You need to learn about getting a carnet which is your passport for people’s gear. I started off by doing smaller budget tours and on those tours you throw a lot of caution to the wind and sometimes hope that you’re not checked because they’re expensive. But that’s something you definitely need. You can get fined thousands of pounds if you don’t have one.

You have to really get to know and love spreadsheets. I never thought that I’d enjoy them. I find lots of numbers on a page can be overwhelming and confusing sometimes so finding your way into that and making sure they make sense to you and that are clear is important. Budgets are also something you need to be aware of.

Do you need to know much about musical equipment?

It depends on what type of tour you’re on. The DIY ones, people very much look after themselves. You do need to know the basics, the difference between a guitar amp and a bass cab and a head. The technical side is probably where I lack the most in terms of my knowledge but because everyone’s different you just need to chat to the band and see what they require in terms of backline. What kind of amp they need. If they’ve got a drum kit, what set up do they have. The technical side is more for sound engineers or guitar techs or monitor engineers, they’re the ones who need to really be across it. As a tour manager you’re there to communicate the band’s needs rather than having the technical knowhow.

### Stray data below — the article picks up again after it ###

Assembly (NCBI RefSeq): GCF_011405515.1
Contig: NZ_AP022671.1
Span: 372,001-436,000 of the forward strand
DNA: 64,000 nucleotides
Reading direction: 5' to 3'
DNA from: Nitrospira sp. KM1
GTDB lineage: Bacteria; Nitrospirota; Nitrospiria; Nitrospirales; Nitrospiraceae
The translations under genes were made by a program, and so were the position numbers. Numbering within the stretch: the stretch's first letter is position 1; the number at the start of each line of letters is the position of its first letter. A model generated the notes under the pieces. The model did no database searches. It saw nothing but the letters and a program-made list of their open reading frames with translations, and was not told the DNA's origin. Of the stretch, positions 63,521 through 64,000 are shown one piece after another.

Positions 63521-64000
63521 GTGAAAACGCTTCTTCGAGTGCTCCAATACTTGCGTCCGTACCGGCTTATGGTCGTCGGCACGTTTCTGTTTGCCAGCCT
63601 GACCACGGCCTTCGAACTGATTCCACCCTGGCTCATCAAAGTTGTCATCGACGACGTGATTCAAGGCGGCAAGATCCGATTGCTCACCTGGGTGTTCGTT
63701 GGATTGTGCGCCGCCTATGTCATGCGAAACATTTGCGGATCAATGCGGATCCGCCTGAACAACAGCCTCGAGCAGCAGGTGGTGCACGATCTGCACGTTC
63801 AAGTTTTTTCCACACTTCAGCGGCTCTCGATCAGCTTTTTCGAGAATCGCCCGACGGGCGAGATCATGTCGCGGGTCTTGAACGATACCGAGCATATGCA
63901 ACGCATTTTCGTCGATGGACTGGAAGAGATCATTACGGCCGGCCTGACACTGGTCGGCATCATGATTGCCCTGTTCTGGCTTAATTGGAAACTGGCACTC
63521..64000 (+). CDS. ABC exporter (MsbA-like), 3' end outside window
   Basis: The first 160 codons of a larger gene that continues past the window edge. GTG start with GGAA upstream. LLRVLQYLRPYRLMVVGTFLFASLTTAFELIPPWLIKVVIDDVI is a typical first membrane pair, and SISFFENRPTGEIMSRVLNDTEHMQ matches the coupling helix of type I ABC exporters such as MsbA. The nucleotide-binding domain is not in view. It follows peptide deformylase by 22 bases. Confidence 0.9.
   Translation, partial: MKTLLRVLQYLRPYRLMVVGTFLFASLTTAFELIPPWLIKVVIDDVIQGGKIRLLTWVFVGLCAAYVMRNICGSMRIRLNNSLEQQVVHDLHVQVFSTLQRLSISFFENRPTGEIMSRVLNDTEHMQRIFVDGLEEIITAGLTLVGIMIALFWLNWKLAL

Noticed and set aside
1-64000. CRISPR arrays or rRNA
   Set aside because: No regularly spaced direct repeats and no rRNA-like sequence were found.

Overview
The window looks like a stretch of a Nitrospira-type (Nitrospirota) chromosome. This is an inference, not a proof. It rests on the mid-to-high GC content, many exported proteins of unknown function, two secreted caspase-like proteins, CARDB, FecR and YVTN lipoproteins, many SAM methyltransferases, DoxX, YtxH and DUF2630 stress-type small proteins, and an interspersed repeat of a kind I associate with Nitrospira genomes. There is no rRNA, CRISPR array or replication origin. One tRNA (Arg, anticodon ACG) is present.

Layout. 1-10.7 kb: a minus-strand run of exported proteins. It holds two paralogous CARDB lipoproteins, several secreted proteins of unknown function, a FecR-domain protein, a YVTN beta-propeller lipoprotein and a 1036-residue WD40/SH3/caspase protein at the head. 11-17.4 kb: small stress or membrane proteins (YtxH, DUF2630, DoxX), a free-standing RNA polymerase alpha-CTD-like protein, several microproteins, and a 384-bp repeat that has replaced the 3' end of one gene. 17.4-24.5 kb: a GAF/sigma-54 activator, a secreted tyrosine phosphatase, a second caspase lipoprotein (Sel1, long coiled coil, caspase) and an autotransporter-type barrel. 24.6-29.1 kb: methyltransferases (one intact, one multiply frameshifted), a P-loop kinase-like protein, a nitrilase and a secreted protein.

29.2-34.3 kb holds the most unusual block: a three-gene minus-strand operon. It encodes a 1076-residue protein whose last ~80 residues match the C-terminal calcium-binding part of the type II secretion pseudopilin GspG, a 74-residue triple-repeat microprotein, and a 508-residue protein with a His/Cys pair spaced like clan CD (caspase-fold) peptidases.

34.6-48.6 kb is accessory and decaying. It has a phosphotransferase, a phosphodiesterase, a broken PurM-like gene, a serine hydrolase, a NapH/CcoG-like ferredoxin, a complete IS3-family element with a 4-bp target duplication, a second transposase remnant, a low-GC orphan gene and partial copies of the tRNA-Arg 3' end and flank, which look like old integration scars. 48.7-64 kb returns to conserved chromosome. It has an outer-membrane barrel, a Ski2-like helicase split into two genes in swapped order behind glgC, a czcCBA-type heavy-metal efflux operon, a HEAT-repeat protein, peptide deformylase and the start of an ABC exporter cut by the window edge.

I know there are tour managers who are way better than me at it and know how to fix an amp or a guitar pedal but that’s something I’m focussing on for myself this year. I did a live sound course and I’m going to be learning from a sound engineer how to do sound. It’s just something I want to know how to do. I don’t think I want to be one of those tour managers who does sound and tour managing because I think I would absolutely crumble. I have so much respect for tour managers who do that, it must be so exhausting. Most of my teams have a sound engineer they tour with or they have a guitar tech so I lean on them to pick up some of that slack.

What’s been some of your highlights as a tour manager?

That first tour I did with Happyness was pretty wild. Going to the US and driving all around the country for a month was amazing. It really solidified that that was something I really wanted to do.

My first bus tour with black midi was a real highlight. It was exciting to find out what life on a tour bus is like as it seemed pretty mythical before, it definitely made me feel more like a “proper TM". The entire tour was sold out and the shows were a lot of fun, everyone’s spirits were high throughout which isn’t always the case and it was great start to finish. 

To be honest, anytime I get an email saying this person recommended you, that makes me feel really good, that’s a little highlight each time.